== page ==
I feel like something has shifted, after nearly two years of venturing out on sorties and hurriedly returning to the WFH world, the last few months have been closer to the world I knew before lockdown. This Sunday for example, I was happy to be home and shut out the world, not because I was forced to, but because I needed to chance to recharge. After being hidden behind a screen for the last two years and not seeing people, or being seen by them, I sense that there is a lot of pent-up demand. Demand to be seen, to be heard, and most importantly to be valued and appreciated.
I had the pleasure of being part of quite a few gatherings in the last few weeks. A get-together of the leadership team of our firm, a family gathering to celebrate my Dad’s 75th birthday, the annual meet-up of the PRCAI fraternity, and an evening with friends old and new are four such instances. All of them seemed to be connected by this common thread. They were a wonderful opportunity to be seen, be heard, to be valued, to be appreciated, and do the same for others. This is what I believe we all yearn for.
I think the great resignation is anchored in this set of feelings. People who did not get some or all of these things from their organisation or enterprises are out and about looking for a change. The question is will we find it in the next place? Or do we need to find it within first? Maybe it’s a bit of both.
I remember a video from the movie that I saw in a training program about focusing on the ‘Be Interested Not Interesting’ or the BINI principle. A simple idea “interested is interesting” is the mantra that I learnt. As an employee am I interested in my colleagues. In my clients. In doing something new and different? Am I interested in adding value? As a Coach am I truly invested and interested in each of my clients? If I am, I will be valuable and then I will be valued.
A classic chicken and egg situation indeed. Which comes first? Will I be interested if I am seen and valued? Or will I be seen and valued if I am interested? I could well say that if I don’t get my due. If I don’t feel welcome and valued how can I contribute and do all those things. But the other side of this argument is as true. If I don’t bring good energy and positive intent I am only adding to the problem. Not being part of the solution. To me the answer is simple, focus on what is within my control. I can bring my best to any environment and then see how that environment responds.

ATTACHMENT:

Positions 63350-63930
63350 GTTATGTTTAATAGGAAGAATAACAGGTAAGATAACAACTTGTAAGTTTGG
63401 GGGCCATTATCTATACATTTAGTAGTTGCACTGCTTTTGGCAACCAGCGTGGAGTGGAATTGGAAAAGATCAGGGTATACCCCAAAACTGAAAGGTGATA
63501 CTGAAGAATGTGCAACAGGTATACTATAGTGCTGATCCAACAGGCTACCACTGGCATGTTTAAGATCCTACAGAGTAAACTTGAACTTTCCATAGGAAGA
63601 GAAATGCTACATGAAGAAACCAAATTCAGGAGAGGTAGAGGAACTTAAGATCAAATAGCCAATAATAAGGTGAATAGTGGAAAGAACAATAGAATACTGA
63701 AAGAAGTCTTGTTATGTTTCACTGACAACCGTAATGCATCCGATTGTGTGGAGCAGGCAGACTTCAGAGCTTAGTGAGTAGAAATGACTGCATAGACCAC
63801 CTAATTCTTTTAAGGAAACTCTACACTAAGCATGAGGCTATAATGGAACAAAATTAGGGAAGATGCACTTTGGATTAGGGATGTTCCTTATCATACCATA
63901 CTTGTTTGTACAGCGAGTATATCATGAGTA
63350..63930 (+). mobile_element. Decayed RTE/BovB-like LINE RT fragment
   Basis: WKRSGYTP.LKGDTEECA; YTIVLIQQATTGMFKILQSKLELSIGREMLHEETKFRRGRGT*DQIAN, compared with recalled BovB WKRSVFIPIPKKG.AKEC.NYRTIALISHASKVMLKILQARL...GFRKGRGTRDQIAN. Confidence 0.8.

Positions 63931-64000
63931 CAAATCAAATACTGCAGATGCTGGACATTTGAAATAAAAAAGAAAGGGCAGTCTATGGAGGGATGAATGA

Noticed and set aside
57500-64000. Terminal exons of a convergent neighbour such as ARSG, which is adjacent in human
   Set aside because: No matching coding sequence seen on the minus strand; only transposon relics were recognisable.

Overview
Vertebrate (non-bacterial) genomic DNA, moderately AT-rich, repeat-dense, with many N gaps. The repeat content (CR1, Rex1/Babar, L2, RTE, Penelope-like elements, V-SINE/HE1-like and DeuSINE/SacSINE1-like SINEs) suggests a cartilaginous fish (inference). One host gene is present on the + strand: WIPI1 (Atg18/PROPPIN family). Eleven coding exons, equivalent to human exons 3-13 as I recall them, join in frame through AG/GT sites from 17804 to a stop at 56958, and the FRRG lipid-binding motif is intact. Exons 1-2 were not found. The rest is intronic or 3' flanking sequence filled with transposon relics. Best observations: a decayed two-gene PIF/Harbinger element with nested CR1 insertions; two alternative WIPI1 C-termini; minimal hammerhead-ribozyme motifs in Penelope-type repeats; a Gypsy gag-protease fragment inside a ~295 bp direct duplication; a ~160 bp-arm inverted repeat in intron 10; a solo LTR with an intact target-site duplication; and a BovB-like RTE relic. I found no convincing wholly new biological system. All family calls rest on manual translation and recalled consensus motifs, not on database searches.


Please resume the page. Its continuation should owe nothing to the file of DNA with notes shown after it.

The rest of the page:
Occasions I felt seen – a chance to speak and share my point of view when a room filled with people had a different point of view. I was the lone voice of a contrarian point of view. I felt psychologically safe enough to air that view and truly felt seen when that view was accepted and acted on. Just being able to share it was powerful in itself. I felt seen. A thank you that came from the heart of one of my clients. Unprompted but unforgettable. Money cannot buy the kind of commitment I have to that client for acknowledging my contribution. I felt seen.
It all starts with being seen and seeing others. I remember a piece I wrote a while ago “Sanibonani and the power of fresh eyes”. The context has changed. We now live in a world that is working its way through the ravages of Covid, a world which has changed in ways we are only starting to accept and understand. But the basic human need to be seen remains a reassuring constant. “I see you.” What can be a more powerful gift to give another. I cannot think of any and yet it is so hard to do.
Through the fog of confusion that Covid has created in our world, I remind myself, that I must seek to see what is right in front of me. To see what I have and who I have. To value all that is in my life, and be grateful for it. I urge you to take a minute or two each day to pause and look around. To thank the people in your life. To value them, celebrate them and celebrate with them. Someone wants to be seen by you… give them the gift of your attention.
I hope that I will see you soon.
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